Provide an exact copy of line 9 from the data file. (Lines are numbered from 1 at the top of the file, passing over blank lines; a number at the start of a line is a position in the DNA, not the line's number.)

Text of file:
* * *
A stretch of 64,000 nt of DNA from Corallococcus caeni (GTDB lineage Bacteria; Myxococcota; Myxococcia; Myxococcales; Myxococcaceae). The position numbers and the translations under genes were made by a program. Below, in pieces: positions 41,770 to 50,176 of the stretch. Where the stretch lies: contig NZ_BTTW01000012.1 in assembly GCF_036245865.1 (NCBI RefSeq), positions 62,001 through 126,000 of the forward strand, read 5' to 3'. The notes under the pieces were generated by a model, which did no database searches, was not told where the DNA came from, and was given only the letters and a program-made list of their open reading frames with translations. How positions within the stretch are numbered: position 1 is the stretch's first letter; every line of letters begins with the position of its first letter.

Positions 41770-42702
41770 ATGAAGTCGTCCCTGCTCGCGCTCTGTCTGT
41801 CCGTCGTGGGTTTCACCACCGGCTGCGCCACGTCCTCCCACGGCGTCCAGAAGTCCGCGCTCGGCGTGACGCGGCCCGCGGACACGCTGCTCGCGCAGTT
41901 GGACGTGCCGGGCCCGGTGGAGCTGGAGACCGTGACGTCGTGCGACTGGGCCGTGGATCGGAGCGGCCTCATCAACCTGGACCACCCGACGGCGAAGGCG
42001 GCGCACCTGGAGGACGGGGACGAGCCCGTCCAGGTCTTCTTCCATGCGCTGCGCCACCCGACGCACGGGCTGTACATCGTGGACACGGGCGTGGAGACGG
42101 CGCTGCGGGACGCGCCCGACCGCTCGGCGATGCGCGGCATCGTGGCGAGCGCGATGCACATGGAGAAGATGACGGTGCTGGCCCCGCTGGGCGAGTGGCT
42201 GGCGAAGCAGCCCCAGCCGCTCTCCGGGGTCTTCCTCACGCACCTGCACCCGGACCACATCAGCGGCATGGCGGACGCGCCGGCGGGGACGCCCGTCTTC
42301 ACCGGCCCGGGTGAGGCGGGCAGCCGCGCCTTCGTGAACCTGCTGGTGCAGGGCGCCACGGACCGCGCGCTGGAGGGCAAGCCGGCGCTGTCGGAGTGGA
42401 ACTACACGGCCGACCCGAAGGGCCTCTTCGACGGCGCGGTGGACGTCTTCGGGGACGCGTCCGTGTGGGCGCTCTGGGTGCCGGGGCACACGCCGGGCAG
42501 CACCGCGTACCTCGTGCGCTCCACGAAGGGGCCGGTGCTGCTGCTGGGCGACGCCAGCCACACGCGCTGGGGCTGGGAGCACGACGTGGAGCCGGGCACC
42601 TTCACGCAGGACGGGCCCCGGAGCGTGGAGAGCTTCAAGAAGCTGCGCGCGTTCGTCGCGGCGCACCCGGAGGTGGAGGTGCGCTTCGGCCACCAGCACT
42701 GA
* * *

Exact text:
42301 ACCGGCCCGGGTGAGGCGGGCAGCCGCGCCTTCGTGAACCTGCTGGTGCAGGGCGCCACGGACCGCGCGCTGGAGGGCAAGCCGGCGCTGTCGGAGTGGA